Probably not efficient, but better than car, cadr, caddr, etc. Maybe I should move all my list-structures into vectors, but then I'd still have to convert them to lists half the time. Here's where Python is the programmer's best friend, even if it is 10,000x slower:

a = (1, 2, 3)
x, y, z = a

Why Did LISP Fail?

How did a more advanced language with better tools just die off commercially, and now if you want to work in it, you have to cobble together a bunch of half-broken shit?

I think there's 3 reasons:

  1. It's hard and ugly. It may be logically compelling, but when you see a page of parens your brain panics and looks for a place to hide.
  2. Companies value the fake productivity of thousands of lines of C, Java, or Swift (aka C++2020) code more than having safety, security, and correct reasoning. Who cares if millions of people will suffer and possibly die from your code, as long as you can ship TODAY?
  3. A lot of LISP "hackers" are insufferable douchebags, both old beardy fuckers who've been doing it for 50 years and mewling children who learned it last week. Every new variant makes the older contingent more angry at even seeing a mention of it, and the sneering fetuses think whatever variant they learned is Divine Wisdom, rather than just an engineering tool that may need to be improved.

Building a Binary with Chicken Scheme

So that was fucking fun. Seems Chicken's docs aren't correct on how to build with modules, because those were added after the dark-ages R5RS it was modelled on.

There is an "egg" system which is used for building the libraries, but it's difficult to use for making binaries in your own destination dir, and fills your work dir with spam temp files. Unfortunately basically useless for work.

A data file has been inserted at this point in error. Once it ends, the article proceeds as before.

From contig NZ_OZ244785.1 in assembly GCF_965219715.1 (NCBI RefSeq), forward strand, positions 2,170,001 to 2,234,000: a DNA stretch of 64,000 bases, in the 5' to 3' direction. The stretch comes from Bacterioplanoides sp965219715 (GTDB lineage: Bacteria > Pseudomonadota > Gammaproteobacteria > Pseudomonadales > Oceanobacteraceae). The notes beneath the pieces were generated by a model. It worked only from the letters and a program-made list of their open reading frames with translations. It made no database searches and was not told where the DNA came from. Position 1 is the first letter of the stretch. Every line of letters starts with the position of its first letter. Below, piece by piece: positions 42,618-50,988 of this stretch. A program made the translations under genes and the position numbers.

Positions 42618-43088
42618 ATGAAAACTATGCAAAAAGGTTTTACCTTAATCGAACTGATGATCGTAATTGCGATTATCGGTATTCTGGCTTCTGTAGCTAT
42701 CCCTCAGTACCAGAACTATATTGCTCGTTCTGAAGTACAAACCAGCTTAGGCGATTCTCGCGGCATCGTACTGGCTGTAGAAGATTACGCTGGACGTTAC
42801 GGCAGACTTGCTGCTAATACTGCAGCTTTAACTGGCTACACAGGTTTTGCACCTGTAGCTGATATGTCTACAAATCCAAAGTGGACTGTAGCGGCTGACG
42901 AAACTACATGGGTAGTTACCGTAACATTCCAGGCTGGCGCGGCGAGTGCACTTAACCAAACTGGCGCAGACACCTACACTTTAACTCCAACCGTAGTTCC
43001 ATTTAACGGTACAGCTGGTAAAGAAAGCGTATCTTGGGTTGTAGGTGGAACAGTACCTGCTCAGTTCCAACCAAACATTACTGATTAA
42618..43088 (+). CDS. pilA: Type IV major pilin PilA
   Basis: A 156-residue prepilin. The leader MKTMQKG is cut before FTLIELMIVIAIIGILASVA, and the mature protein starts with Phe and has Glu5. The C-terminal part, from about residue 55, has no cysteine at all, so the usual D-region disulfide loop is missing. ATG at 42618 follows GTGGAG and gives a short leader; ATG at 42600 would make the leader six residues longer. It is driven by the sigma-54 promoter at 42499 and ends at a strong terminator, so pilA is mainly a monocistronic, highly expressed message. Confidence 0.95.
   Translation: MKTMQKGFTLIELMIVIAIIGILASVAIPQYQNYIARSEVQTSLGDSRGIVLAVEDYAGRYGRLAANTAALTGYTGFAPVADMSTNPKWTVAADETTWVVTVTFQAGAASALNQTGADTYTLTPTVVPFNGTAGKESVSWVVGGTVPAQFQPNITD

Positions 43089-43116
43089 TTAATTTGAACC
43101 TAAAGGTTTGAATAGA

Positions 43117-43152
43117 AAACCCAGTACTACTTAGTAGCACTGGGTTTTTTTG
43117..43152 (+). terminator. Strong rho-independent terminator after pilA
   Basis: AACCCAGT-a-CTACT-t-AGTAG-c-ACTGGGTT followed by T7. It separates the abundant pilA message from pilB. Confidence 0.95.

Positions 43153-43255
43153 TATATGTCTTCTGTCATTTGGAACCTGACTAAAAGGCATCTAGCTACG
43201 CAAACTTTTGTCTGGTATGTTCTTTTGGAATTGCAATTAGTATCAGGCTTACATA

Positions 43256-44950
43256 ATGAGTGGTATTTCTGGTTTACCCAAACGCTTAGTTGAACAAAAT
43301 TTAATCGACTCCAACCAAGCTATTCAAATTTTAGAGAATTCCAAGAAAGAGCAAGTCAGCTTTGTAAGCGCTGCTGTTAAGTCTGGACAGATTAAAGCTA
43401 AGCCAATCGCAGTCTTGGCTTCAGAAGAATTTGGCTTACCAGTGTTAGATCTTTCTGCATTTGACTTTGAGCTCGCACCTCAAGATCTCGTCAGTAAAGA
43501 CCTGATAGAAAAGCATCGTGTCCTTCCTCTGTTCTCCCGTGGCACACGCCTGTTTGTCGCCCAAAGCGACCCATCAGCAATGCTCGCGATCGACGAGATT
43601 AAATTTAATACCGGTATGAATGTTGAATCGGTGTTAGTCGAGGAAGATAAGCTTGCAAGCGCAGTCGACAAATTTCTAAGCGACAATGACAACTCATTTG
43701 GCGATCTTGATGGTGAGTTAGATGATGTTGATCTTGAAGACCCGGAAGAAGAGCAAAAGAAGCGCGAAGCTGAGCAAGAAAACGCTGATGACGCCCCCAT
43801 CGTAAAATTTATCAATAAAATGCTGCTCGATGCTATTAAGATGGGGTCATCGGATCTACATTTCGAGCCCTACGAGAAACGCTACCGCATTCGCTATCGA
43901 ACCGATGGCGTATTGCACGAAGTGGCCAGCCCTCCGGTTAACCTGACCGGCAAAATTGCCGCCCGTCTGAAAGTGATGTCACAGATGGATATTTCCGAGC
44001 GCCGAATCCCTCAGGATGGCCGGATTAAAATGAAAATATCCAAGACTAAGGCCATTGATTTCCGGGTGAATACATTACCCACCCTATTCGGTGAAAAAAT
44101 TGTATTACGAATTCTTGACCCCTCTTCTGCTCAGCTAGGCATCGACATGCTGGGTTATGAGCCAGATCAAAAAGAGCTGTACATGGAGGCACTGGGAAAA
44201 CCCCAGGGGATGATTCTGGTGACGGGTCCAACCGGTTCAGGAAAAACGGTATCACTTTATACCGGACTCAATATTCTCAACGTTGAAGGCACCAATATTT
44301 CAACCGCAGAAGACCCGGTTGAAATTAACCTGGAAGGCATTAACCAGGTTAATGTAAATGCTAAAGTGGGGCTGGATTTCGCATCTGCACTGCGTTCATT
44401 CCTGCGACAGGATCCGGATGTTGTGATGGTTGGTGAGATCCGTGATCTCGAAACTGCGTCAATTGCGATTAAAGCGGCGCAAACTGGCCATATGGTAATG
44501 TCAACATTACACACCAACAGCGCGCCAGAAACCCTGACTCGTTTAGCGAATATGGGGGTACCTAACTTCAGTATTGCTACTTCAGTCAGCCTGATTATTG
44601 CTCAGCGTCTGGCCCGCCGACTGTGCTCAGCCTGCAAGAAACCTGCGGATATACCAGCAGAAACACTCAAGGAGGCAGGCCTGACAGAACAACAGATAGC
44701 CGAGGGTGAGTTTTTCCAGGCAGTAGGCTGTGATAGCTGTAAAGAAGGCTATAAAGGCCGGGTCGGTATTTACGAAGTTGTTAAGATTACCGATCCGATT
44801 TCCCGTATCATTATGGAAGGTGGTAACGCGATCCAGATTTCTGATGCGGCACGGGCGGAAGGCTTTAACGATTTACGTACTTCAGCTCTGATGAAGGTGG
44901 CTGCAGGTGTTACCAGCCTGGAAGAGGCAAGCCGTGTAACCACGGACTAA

Finally got this working:


(declare (unit somelib))
(module somelib

(import scheme)

(define (hello) (display "Hello!\n"))


(import scheme
    (chicken load)

    (compiling (declare (uses somelib)))
    (else (load-relative "somelib.scm")))
(import somelib)


Don't you just love that muffin-man-muffin-man repetitious bullshit? declare is for the compiler, load is for the interpreter, then import for both. You import builtins like chicken, but use libraries (aforementioned sdl) without an import. Bizarre and contradictory.

build.zsh: [script updated 2019-06-08]


# EXE is binary filename
# MAIN is main script
# LIBS is space-delimited, must not include main script

function usage {
    echo "Usage: build.zsh PROJECT || MAIN.scm [LIBS] || ls || -?"
    exit 1

if [[ $# -eq 0 || "$1" == "-?" || "$1" == "--help" ]]; then

case $1 in
        echo "Known projects:"
        # Add known projects here
        echo "eldritch test"
        exit 0
        LIBS="marklib.scm marklib-geometry.scm marklib-ansi.scm"
        LIBS="marklib.scm marklib-geometry.scm"
        # command-line project: MAIN=$1, LIBS=$2...
        EXE=`basename $1 .scm`

mkdir -p bin

cd src
for SF in ${=LIBS}; do
    SNAME=`basename $SF .scm`
    echo "Compiling $SF"
    csc -c -j $SNAME $SF -o $SNAME.o || exit 1
echo "Compiling $MAIN"
csc -c $MAIN -o `basename $MAIN .scm`.o || exit 1
echo "Linking..."
csc *.o -o ../bin/$EXE || exit 1
rm -f *.o
rm -f *.import.scm
cd ..

echo "Built bin/$EXE"
% ./build.zsh
Built bin/something
% ./bin/something

Hello, working native binary! There's a bunch more stuff about making a deployable app, but I'll take this for now. My actual program can show a blank green graphics window!